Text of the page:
They say, “A man’s home is his castle.” And, in my mind, Serendipity Farmhouse is my castle. It is where I find my solitude. It is a safe haven for my family. It is our fortress. Having said that, I have never, ever requested that my castle have a moat. Last night, however, despite my strident objections, Florence blessed Serendipity Farmhouse with a quite impressive moat. A moat that effectively cut SFH off from the rest of the world with a terrifying mass of surging water.
It started with a series of intense downpours. A narrow band of storms moved north-north easterly up the Blue Ridge. When they passed Charlottesville, the grew in strength. By the time they reached SFH, they dumped rain in a concentrated deluge into our local watershed.
Water began to cascade down from the nearby golf course and road into our driveway and yard. Meanwhile, the North Fork of the Thornton River was rapidly reaching full capacity. The rush of water was nearing the edge of the banks. Prudence dictated that we take the two cars to higher ground. El Camino Del Monte (Monte’s Bug Out Buggy) remained in the driveway, ready if needed.
I had watched the situation on radar and saw that more rain was coming. My natural concern was now becoming an urgent worry. Sweet, adorable wife, on the other hand, was more concerned about what might be happening to our son and two daughters. Tornadoes were predicted in my Son’s area and both daughters had homes prone to flooding. Wife was intent on praying for them and was putting off the idea that we might need prayers ourselves.
The downpours continued to visit us, one after another, and each one brought new intensity and greater amounts of water. Beautiful wife and I needed to talk. And so we did. We encountered difficulty in deciding whether we should evacuate or remain ensconced in SFH.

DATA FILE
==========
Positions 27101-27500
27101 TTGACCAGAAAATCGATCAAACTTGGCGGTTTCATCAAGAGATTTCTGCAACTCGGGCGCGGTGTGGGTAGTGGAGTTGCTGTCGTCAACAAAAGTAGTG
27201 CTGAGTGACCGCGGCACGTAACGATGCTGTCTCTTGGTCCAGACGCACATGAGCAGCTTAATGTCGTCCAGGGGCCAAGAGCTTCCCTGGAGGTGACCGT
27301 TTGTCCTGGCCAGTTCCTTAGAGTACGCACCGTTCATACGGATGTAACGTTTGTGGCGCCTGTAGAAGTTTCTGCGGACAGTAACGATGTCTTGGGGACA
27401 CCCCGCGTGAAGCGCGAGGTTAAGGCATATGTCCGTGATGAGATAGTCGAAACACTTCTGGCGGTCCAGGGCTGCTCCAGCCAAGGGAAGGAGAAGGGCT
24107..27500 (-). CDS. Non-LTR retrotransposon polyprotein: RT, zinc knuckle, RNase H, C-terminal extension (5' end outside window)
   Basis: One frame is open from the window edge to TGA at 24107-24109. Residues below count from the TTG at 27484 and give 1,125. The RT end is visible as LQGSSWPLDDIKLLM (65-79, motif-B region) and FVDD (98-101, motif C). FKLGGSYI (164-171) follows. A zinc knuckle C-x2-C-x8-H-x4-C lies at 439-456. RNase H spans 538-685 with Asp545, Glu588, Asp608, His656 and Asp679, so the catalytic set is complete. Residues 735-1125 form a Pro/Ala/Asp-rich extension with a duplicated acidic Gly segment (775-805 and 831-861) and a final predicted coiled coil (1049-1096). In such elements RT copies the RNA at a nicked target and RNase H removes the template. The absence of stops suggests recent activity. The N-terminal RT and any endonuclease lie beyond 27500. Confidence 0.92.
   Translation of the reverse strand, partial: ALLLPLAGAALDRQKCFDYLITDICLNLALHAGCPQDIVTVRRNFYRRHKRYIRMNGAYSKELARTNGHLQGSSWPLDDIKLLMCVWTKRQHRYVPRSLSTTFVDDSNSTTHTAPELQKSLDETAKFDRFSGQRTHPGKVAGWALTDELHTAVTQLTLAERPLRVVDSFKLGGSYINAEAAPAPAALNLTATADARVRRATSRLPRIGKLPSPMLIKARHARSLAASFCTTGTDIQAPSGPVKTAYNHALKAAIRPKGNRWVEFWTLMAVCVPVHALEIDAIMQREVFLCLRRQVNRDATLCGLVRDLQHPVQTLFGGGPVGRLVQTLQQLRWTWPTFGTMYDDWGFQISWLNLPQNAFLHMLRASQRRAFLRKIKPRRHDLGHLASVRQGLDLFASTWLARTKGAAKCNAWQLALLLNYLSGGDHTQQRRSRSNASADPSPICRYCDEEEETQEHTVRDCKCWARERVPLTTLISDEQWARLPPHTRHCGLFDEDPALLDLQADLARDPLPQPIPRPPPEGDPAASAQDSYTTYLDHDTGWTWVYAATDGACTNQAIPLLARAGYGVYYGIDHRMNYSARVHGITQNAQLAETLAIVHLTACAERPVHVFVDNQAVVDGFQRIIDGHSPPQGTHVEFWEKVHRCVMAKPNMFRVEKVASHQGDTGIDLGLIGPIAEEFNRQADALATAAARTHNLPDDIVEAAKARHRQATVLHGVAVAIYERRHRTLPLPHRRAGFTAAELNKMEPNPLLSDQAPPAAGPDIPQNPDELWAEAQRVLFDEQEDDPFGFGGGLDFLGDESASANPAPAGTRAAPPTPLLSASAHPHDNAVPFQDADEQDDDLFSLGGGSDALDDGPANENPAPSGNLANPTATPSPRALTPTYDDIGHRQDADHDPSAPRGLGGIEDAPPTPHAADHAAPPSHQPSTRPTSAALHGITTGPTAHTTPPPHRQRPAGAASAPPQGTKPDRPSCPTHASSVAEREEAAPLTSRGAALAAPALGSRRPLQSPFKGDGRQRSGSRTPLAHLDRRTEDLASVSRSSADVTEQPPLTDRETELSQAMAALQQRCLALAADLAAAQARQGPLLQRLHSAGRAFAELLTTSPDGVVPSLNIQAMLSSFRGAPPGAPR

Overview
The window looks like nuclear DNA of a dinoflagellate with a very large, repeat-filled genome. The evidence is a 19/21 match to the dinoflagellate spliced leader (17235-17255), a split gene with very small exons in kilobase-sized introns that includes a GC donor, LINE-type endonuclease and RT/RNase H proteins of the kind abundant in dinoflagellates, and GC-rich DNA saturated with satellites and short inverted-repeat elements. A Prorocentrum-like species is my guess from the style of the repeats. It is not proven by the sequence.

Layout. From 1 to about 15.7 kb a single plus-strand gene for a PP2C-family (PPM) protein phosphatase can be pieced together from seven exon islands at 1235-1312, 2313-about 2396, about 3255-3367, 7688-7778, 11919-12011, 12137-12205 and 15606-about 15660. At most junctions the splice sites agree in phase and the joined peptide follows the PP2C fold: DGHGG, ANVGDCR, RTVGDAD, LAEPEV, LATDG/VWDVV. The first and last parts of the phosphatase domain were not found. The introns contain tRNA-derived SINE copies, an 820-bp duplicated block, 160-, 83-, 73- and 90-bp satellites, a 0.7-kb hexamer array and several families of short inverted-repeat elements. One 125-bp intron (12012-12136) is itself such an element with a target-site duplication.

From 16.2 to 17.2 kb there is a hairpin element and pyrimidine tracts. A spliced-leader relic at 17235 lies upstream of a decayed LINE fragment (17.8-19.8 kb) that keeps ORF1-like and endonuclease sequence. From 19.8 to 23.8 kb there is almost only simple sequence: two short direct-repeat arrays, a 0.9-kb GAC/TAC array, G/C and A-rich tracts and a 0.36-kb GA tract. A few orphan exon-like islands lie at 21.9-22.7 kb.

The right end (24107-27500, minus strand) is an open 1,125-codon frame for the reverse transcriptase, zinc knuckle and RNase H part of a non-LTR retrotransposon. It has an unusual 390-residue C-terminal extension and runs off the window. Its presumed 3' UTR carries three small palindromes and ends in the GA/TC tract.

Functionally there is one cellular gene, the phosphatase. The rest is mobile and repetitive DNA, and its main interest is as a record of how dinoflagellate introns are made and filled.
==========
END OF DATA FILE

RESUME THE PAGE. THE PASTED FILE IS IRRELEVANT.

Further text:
Two events helped us make a rapid decision. First, wonderful spouse saw water lapping at the side of the house opposite from the river. She began to see that there was a chance for us being cut off from an escape route. The second thing was the true deciding factor, the tie-breaker. Mr. Monte entered the room wearing a pair of swimming goggles and a snorkel.
Wife immediately said she would gather some extra food and supplies. Mr. Monte, a bit indignantly, entered into his carrier. We turned off lights, secured the house, and made our way into Mr. Monte’s Bug Out Buggy. In just a few minutes, the driveway had become covered by two to six inches of water. It was filling from both the high ground runoff and from the river overflowing its banks. We had little time to spare.
All passengers were in place. The engine was started. It was getting dark and the rain was obscuring the view. Lights were turned on. Wipers were activated. I put the RV into drive. Slowly and carefully I began the journey out the flooding lane. Water splashed to both sides. Mr. Monte hunkered down in his carrier and released a worried mew. Wife was praying.
As a swipe of the wipers cleared the windshield for a brief moment, I saw it. It was just ahead of us on the right side of the drive. It was large, long, and dark. I had to veer sharply to the left. As we passed by the object, the next swipe of the wipers allowed me to see the large railroad tie that the water had pushed into our driveway.
Minutes later, we had made it to the high ground. The Bug Out Buggy was parked next to our two cars. We began to settle in. Mr. Monte emerged from his carrier and had some food. He reckoned rightly that we were out of harms way. Wife and I prayed a Rosary in thanksgiving and asked that our home might remain safe. There were a few more details that had to be handled, then we turned in for the night.
Mr. Monte, now a veteran RV cat, stood watch at the window while we slept. Assured in his mind that all was well, he jumped into the upper bunk and kept vigil while we slept.
Promptly at 3:55 AM, Mr. Monte called reveille. Get up Fuzz Face! Get up Blondie! First feed me, then let’s get back to Serendipity Farmhouse and assess the damage. We did precisely as he requested.
Though the water came to all sides of the house, it never rose high enough to do damage. But the force of the flowing water was evident. One large stone, perhaps weighing twenty pounds was rolled over 30 feet from it place in the garden. The grass around the house was flattened and matted, but all the damage was superficial.
We had prayed – our prayers were answered.
We had prepared – but we learned some new lessons.
We had preserved our loved ones – each other.
Having lived through this relatively minor emergency, we can only think about the folks in North Carolina and other places who had to suffer through so much more. Tonight, our prayers are with them. May God protect and preserve them.
Also it is necessary to say to Mr. Monte – thank you for letting us use your Bug Out Buggy.